McConnell Can’t Envision a Scenario Where the Senate Would Vote to Remove Trump

Tuesday, November 19, 2019
By Paul Martin

by Warren Mass
Tuesday, 19 November 2019

Senate Majority Leader Mitch McConnell (R-Ky.) said on November 18 that he cannot envision that the Senate would vote to remove President Trump from office.

“I can’t imagine a scenario under which President Trump would be removed from office with 67 votes in the Senate,” McConnell told reporters in Kentucky, USA Today reported.

McConnell also expressed concerns that an impeachment trial would interfere with the Senate’s ongoing business, complaining that it has already slowed progress on priorities such as the U.S.-Mexico-Canada Agreement (USMCA), which requires Congressional approval.

“Nothing is happening because House Democrats seized with Trump derangement syndrome are consumed with this argument with the president,” McConnell said.

Although the attempts to impeach Trump have produced almost entirely negative consequences, if they have slowed down progress on the United States-Mexico-Canada Agreement, or USMCA, that might be one — albeit unintended — benefit stemming from the ongoing circus taking place in the House.

In an October 1 article, The New American noted:

The proposed USMCA has been widely portrayed as a replacement for NAFTA, which supposedly will no longer exist. Yet an honest look at the new agreement shows that what will no longer exist is the highly unpopular NAFTA name. In fact, not only does the USMCA retain sovereignty-diminishing provisions found in NAFTA, but it actually strengthens and expands them.

The Hill reported that McConnell has promised to let the impeachment inquiry go to trial in the Senate, as is provided by the Constitution, if Trump is impeached by the House.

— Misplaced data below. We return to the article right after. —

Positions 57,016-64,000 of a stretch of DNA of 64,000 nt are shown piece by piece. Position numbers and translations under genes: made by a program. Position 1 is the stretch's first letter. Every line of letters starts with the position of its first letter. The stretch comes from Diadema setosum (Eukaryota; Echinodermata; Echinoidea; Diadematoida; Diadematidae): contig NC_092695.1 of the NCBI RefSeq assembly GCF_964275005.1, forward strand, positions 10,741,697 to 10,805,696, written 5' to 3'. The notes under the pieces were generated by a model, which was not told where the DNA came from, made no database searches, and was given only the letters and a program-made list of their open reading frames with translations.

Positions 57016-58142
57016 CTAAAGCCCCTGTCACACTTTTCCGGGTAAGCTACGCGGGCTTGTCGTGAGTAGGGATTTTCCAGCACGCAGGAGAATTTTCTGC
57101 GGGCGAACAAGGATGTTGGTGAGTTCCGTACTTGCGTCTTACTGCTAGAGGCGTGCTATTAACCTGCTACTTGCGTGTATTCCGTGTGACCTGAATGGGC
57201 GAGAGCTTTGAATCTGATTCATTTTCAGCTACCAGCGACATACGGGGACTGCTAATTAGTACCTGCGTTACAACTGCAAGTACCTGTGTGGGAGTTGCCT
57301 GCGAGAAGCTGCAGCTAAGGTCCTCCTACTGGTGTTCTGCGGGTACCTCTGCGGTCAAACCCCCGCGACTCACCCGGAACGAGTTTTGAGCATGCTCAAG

“I don’t think there’s any question that we have to take up the matter. The rules of impeachment are very clear, we’ll have to have a trial. My own view is that we should give people the opportunity to put the case on,” he said.

The Hill report also noted that some Republican senators have considered a plan to dismiss a House impeachment inquiry were it to proceed to the upper chamber, observing that such a plan would require a simple majority of 51 votes.

Republicans, including McConnell, have been critical of the House impeachment process, and have argued that the president has not been allowed to defend himself during the hearings before the House Intelligence Committee.

“They have denied President Trump basic due process and are cutting his counsel out of the process in an unprecedented way. House Democrats’ new resolution does not change any of that,” McConnell said late last month.

During his talk in Louisville, where he was to receive this year’s “Distinguished Rural Kentuckian” award from the Kentucky Electric Cooperatives, McConnell also criticized a general lack of civility in American political discourse, which he considers to be “our biggest national problem” right now.

“People are acting out,” he said. “We need to learn how to behave better, how to disagree without anger.”

The Hill back on November 5 quoted McConnell’s prediction that the Senate would acquit Trump on any articles of impeachment passed by the House. “I will say I’m pretty sure how it’s likely to end. If it were today, I don’t think there’s any question it would not lead to a removal,” he said.

“So the question is how long the Senate wants to take. How long do the presidential candidates want to be here on the floor of the Senate instead of Iowa and New Hampshire?” he said.

“It’s very difficult to ascertain how long this takes. I’d be surprised if it didn’t end the way the two previous ones did, with the president not being removed from office,” McConnell added, apparently referring to former Presidents Andrew Johnson and Bill Clinton.

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